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Originally posted by cody599
Originally posted by 1PLA1
reply to post by Signals
Looks almost like a UFO under the canopy and between the two keys in his coat of arms.
It will be interesting to see how this election plays out in light of St. Malachy prophesy.
It's a hat
always was always will beedit on 10/3/13 by cody599 because: (no reason given)
Originally posted by tinhattribunal
from the op...
the '2 keys' would be the keys of peter...
from St. Alphonsus Liguori, The Dignities and Duties of the Priest (1927)...
"The priest has the power of the keys, or the power of delivering sinners from Hell, of making them worthy of Paradise, and of changing them from the slaves of Satan into the children of God. And God Himself is obliged to abide by the judgment of His priests, and either not to pardon or to pardon." If this is true, then a system determines your eternal future, rather than God
then there is this symbol...
The PX symbol is the staff of the godOsiris, and the point on the circle represents phallic organs.
from Albert G. Mackey, A Manual of the Lodge
also, i would think the 'M' with the little 'sun' above it would be a sign for...
Mithra has the following in common with the Jesus character:
* Mithra was born on December 25th of the virgin Anahita.
* The babe was wrapped in swaddling clothes, placed in a manger and attended by shepherds.
* He was considered a great traveling teacher and master.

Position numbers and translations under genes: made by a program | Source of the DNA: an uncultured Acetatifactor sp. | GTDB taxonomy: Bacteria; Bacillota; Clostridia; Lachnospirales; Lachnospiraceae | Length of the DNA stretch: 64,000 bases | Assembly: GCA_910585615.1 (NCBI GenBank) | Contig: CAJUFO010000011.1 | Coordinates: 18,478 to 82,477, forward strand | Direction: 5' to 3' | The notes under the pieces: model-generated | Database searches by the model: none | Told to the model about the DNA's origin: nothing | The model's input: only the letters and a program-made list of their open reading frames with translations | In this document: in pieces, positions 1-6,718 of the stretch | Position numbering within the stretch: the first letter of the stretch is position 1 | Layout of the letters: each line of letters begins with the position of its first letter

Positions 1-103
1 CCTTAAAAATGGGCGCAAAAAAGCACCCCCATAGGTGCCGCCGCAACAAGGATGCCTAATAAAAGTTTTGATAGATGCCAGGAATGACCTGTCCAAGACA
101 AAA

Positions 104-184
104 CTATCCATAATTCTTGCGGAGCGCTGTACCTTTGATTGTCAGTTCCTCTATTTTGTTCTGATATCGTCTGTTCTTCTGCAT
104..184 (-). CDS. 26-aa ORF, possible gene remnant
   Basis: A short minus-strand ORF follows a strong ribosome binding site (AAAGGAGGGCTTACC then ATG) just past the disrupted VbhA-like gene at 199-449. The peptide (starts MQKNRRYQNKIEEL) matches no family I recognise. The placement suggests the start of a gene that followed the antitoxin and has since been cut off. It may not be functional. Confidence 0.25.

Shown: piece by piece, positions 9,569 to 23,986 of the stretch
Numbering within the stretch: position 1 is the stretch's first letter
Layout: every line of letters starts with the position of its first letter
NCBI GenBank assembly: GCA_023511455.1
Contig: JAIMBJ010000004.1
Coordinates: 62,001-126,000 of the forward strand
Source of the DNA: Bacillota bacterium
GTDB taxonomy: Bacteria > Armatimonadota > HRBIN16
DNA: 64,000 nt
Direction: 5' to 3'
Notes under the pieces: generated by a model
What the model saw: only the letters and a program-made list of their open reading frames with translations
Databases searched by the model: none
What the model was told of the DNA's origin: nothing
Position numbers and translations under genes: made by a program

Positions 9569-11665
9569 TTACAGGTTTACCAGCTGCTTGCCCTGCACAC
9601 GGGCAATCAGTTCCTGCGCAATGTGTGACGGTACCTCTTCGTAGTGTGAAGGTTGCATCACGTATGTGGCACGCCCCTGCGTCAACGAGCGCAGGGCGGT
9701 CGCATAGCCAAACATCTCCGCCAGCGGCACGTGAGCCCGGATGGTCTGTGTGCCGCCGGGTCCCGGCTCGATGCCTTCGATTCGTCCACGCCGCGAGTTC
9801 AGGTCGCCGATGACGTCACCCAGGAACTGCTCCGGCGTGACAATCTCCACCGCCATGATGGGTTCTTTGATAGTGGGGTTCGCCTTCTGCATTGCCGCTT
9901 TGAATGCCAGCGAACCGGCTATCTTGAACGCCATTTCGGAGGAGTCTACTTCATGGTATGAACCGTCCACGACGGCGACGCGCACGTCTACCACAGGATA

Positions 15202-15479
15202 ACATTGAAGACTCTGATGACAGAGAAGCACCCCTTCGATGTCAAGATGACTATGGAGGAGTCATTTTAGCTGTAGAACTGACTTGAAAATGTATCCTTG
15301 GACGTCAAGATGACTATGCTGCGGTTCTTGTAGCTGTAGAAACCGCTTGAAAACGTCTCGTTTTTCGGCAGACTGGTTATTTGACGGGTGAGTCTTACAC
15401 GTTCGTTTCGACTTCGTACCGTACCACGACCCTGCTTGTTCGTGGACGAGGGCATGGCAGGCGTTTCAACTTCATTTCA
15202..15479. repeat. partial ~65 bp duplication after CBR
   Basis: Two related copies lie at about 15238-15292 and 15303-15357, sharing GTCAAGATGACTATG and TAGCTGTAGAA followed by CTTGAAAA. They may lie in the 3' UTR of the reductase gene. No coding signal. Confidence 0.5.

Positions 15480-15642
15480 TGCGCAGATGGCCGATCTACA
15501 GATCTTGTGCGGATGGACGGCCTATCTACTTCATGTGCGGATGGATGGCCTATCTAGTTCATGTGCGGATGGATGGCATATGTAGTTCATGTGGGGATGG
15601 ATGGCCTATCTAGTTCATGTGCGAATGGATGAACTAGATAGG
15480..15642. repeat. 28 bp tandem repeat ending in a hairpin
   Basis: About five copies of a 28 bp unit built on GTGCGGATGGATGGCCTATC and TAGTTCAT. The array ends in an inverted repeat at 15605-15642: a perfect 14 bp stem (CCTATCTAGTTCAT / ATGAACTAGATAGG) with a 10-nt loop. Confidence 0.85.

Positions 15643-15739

* He had 12 companions or "disciples."
* He performed miracles.
* As the "great bull of the Sun," Mithra sacrificed himself for world peace. * Mithra ascending to heaven in his solar cart, with sun symbolHe ascended to heaven.
* Mithra was viewed as the Good Shepherd, the "Way, the Truth and the Light," the Redeemer, the Savior, the Messiah.
* Mithra is omniscient, as he "hears all, sees all, knows all: none can deceive him."
* He was identified with both the Lion and the Lamb.
* His sacred day was Sunday, "the Lord's Day," hundreds of years before the appearance of Christ.
* His religion had a eucharist or "Lord's Supper."
* Mithra "sets his marks on the foreheads of his soldiers."
* Mithraism emphasized baptism.
what's up wit dat?
Originally posted by Snsoc
And there is no "Babylonian religion incorporated into the RCC." None.
1. Who started this tradition? The Kansas City Star reports in a story headlined "What's In A Name? A Lot If You're A Pope," that it apparently began with "Mercurius, named for the god Mercury," who in 533 changed his name to John II.
"A pope named after a pagan god — that wasn't going to go over, PR-wise," Biagio Mazza, a church educator and historian in Kansas City, tells the Star. Enlarge image Pope John II, whose name at birth was Mercurius.
When he became pope in 533 he changed his name — starting a tradition that continues. Hulton Archive/Getty Images John II set a precedent: Almost all popes since have chosen a name that honors a saint or a previous pope (or both).
Many are thought to have been sending some sort of message. Pope John Paul I, as CTV News reports, chose "a composite of the names of two previous popes, John and Paul, who had guided the church through the tumultuous Second Vatican Council (known as Vatican II) in the 1960s. Many consider it to be one of the most important — and controversial — periods in the church's history, as leaders attempted to modernize relations between the church and the secular world."
The new (and short-lived) pope "wanted to show he was not going to deviate from their path and would be faithful to what they had done," William Portier, chair of Catholic theology at the University of Dayton, tells CTV.
It's not required, but it's almost surely going to happen: